Over 500 Alexander teachers and trainees attended the second Congress at the University of Sussex in Brighton, creating an astounding event. Everything went smoothly, however, I became aware of the fact that we were depending very heavily on the first generation teachers. Their understanding and years of experience were (and are) vital, but perhaps depending on them was giving us a false sense of security. The primary focus of this event continued to be on classes led by these Master Teachers. Possibly a shift in focus could begin to occur.

Engelberg, Switzerland was a significant turning point. The whole feeling and atmosphere of this third Congress was much lighter and easier. We were very fortunate to have Marjory & Dr. Barlow, Marjorie Barstow, Walter & Dilys; Carrington and Dick & Elisabeth Walker, all teaching Master Classes. However, there were also daily Master Classes taught by sixteen 2nd & 3rd Generation teachers,* representing a wide spectrum of the Alexander community. The response to these classes by the almost 500 teachers and trainees at this Congress was extremely positive and indicated to us that this had been a move in the right direction.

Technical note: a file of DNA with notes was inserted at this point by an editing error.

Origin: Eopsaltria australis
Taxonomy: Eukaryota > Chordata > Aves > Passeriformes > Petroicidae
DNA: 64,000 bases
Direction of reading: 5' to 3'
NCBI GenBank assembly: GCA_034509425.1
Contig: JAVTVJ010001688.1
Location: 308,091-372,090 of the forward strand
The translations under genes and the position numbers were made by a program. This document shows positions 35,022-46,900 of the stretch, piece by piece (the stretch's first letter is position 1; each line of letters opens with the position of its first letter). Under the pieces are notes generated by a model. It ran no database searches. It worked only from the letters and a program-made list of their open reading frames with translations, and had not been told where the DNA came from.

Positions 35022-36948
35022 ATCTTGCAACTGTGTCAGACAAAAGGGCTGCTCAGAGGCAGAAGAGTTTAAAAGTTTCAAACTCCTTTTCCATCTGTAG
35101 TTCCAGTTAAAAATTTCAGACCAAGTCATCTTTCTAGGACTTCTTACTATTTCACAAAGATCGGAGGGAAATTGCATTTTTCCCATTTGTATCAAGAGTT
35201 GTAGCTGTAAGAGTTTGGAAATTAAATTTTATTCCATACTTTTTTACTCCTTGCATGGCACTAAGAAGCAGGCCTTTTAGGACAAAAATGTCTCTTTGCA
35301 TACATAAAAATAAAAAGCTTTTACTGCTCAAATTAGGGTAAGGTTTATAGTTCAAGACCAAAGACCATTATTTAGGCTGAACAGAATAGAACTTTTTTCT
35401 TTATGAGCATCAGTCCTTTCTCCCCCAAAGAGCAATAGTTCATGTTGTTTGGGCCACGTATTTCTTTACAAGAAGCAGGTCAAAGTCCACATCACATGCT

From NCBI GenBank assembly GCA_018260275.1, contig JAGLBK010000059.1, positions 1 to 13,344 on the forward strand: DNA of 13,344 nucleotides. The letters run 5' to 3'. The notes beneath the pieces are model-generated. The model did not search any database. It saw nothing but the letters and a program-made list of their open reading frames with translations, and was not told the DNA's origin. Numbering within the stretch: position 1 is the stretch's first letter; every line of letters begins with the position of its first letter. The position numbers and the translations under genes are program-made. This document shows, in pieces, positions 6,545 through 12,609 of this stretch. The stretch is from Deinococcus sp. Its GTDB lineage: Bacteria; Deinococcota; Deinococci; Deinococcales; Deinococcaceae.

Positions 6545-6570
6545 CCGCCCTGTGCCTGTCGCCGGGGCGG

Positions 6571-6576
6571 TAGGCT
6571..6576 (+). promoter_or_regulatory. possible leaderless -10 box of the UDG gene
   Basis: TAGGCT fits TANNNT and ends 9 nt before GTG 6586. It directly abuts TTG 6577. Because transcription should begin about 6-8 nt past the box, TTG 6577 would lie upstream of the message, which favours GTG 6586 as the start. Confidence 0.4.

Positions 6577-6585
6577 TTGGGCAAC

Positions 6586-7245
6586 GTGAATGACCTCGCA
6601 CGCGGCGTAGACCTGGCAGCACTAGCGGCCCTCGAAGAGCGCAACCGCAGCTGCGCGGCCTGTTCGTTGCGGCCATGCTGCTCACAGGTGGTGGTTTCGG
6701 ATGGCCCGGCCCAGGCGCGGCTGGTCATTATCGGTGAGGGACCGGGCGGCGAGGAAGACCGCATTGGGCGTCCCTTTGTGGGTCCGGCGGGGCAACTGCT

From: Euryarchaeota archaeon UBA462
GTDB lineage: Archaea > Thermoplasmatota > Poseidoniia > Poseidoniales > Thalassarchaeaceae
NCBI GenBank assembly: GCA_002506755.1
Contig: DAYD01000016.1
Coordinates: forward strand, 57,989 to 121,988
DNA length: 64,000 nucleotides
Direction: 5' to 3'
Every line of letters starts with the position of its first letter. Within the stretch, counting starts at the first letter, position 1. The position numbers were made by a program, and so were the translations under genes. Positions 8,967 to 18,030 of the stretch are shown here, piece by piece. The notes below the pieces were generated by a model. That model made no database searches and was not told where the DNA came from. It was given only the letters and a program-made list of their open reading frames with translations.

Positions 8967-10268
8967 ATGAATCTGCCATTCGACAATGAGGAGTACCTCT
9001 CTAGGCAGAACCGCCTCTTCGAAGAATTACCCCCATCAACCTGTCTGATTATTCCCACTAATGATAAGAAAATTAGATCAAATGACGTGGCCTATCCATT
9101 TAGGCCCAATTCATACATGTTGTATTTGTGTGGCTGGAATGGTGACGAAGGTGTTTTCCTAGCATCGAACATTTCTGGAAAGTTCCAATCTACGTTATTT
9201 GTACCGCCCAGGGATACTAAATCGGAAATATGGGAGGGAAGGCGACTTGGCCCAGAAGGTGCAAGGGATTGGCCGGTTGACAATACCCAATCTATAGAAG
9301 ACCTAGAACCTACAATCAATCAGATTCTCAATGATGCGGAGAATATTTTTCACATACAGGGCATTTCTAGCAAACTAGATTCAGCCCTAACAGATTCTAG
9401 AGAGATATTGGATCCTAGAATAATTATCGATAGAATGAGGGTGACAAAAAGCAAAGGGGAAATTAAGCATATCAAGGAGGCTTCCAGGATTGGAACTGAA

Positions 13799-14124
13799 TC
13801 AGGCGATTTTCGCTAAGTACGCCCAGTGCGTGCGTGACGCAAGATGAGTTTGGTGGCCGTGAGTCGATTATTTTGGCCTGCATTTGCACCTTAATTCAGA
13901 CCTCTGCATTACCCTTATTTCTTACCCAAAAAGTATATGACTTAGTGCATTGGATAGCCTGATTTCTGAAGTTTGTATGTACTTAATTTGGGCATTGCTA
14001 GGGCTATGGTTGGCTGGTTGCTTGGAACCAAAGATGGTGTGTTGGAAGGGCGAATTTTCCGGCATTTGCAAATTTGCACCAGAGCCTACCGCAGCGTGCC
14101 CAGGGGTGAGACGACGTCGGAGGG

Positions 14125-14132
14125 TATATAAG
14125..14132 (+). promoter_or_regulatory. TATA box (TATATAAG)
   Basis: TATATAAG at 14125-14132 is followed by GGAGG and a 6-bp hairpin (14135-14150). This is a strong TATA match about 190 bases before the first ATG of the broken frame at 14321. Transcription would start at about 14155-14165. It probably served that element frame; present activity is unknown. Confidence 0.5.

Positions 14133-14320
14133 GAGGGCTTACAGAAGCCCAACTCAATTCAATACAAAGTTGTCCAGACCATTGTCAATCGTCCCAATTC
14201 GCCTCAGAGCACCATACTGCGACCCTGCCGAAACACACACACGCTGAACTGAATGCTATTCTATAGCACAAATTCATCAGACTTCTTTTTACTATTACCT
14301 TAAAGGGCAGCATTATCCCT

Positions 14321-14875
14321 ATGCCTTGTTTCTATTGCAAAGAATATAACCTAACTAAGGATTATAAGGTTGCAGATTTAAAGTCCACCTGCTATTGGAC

The reason these three International Congresses worked as well as they did was because they were open to all Alexander teachers and trainees worldwide, whether they chose to belong to a professional organization or not. The Congresses were opportunities for Alexander teachers from all over the world to gather, celebrate and strengthen their work, no matter their affiliation. These events allowed a common ground of understanding to begin to develop. Diversity and unity worked side by side.